A Statement from the Black Student Alliance at Columbia University’s Graduate School of Architecture, Planning, and Preservation [BSA+GSAPP] to the Columbia GSAPP Dean, Faculty, and Administration

Please contact us at: onthefutilityoflistening@gmail.com 

We are indebted to the efforts of many institutions and organizations mobilizing towards radical transformation in the academy, particularly in the design fields among the so-called Ivy League. Please explore the resources and lend your support as you see fit to these calls, initiatives, and actions, many of which have been compiled: Here

Recognize the creative pursuits, joy, invention, imagination, and daring in the work of the following: 200 Black Creators

Please read the statement from
Black Faculty of Columbia GSAPP: Unlearning Whiteness

This statement bears witness to a profound and intolerable lack of vision, awareness and imagination from the administration of the Graduate School of Architecture, Planning, and Preservation, including its program in Real Estate Development at Columbia University. While calls have been made urging action, black members of this community have already recognized a deliberate and persistent commitment to willful ignorance in the ways the administration has historically and continues to operate. The actions and inactions of the GSAPP Dean, faculty, and administration leading up to this moment reveal the degree to which the school is steeped in protocols of obstruction, resistance to committed and conscious transformation, and overt anti-blackness. The glaring lack of forethought and inability to recognize how its own actions are complicit in regimes of racial construction that work diligently to mark black students as outsiders, while simultaneously exploiting our presence when deemed beneficial, are testaments to GSAPP’s disinterest in seeing black students. Declarations of the foundational significance of listening and providing spaces to hear voices are merely ruses, futile efforts by the administration to absolve itself and avoid confrontation with its own biases, assumptions, and blindnesses. The absence of the voices of black students, alumni and faculty from recent conversations that have taken place are testaments to this. Promises to look beyond itself by consulting “external diversity, equity, and inclusion experts”reinforces this. Our voices are not owed, however, it is indefensible that they have not been sought after. This ongoing aversion to critical self-assessment, to challenging its rhetoric, underlying ideology, and ethos from within, actively hinders efforts towards meaningful and sustainable transformation.

GSAPP has made it clear across its many disciplinary boundaries that it has little interest in the critical, creative, or scholarly work of black students unless it aligns with preconceived notions of blackness. Its comfort with rehearsing well-worn narratives that equate blackness only with narratives of dispossession, subjugation, or poverty render black bodies and black experiences flat, without nuance, ignoring and invisibilizing the full range of black creative production. Black students’ voices cannot be called to the fore, recognized as valuable, “amplified” or “uplifted” only when it is deemed necessary to speak to so-called black issues. This rhetoric and practice is constantly othering, nurturing a culture across the broader GSAPP student body that blackness is alien to its immediate interests. Amounting to paternalistic gestures that dehumanize and trivialize our presence, this desire to uplift recognizes our voices on narrowly circumscribed terms, if at all. Efforts and programming initiated by the Black Student Alliance at Columbia GSAPP have been directly slighted in this way. Arguments made spouting the need for “equality” in the distribution of resources among student groups reveals a severe lack of understanding, deliberate disregard, and outright contempt for the difference between equality and equity.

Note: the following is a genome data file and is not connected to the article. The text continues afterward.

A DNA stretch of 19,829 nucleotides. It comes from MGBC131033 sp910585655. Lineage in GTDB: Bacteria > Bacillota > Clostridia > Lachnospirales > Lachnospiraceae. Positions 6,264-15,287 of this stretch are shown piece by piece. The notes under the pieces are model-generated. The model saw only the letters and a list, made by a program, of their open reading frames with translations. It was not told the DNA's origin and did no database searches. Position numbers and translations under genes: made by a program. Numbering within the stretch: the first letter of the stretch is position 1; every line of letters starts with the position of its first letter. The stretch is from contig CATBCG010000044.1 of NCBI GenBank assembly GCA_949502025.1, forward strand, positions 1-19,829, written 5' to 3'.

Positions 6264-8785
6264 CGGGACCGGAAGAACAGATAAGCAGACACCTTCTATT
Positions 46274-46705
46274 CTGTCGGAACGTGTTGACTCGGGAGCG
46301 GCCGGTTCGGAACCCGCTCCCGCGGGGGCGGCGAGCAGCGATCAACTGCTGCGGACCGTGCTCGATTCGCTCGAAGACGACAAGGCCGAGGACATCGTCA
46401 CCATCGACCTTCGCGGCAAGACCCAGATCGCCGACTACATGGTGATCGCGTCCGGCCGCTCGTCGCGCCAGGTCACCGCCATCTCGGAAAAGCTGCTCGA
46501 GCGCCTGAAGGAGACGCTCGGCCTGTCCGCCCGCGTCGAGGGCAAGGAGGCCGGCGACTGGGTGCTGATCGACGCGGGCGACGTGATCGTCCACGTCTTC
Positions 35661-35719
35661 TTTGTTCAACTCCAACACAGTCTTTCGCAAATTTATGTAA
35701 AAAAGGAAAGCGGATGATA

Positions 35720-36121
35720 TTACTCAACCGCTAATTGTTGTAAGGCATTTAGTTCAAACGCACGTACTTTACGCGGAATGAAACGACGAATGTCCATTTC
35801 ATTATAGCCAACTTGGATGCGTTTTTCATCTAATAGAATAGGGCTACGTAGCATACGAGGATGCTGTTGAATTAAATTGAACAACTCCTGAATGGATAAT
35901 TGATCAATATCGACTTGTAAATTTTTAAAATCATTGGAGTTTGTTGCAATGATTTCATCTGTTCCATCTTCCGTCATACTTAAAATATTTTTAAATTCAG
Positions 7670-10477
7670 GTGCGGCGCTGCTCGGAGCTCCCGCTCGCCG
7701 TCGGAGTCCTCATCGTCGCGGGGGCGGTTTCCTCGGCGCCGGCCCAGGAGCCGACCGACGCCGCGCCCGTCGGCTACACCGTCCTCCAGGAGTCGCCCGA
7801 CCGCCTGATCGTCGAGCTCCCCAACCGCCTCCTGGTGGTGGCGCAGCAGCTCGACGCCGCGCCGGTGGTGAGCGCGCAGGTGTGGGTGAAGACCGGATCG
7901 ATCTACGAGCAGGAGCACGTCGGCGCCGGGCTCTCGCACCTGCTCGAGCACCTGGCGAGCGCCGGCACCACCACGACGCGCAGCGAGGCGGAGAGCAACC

Retreating behind the bureaucratic inefficiencies of Columbia University at large, and ultimately reproducing them, has been strategically and intentionally deployed to evade visionary thinking. The administration must recognize that pedagogy is political and has a sociocultural obligation. Neutrality is a political stance, untenable and unsustainable. Recognition of this moment as a moment of “intense racial trauma” obscures the banal and mundane machinations that have and will continue to infiltrate the daily lives of black students at GSAPP, its modes of thinking, production, instruction, training, and administrative practices and policies when left unchecked, unchallenged or unaddressed. GSAPP cannot continue to boast a commitment to engaging the so-called “crucial issues of our time,” when its administration cannot articulate what those are. The institution’s rhetoric, and as such, its underlying ideology and ethos, require radical transformation and redefinition of what it values. GSAPP, as an institution, must recognize that the resurfacing of these “crucial issues” is not a trend that can be addressed with a single seminar or as a prompt for student projects. The issues black students and faculty face are in part purposeful and systematic slights to the black community, which must be addressed at the root of the institution. GSAPP must also contend with the historic anti-black and white supremacist underpinnings of the architectural, planning, preservation, and real-estate development professions, and its own complicity in creating and perpetuating anti-black environments beyond the university campus.

We implore the Graduate School of Architecture, Planning and Preservation, including the program in Real-Estate Development at Columbia University to consciously institutionalize ongoing efforts to thwart anti-black sentiment, acts, and ideology; recognizing that the academic experience and environment offered is compromised, diminished, and incomplete when the histories and experiences of black, indigenous and peoples of color are actively invisibilized. To these ends we demand the following: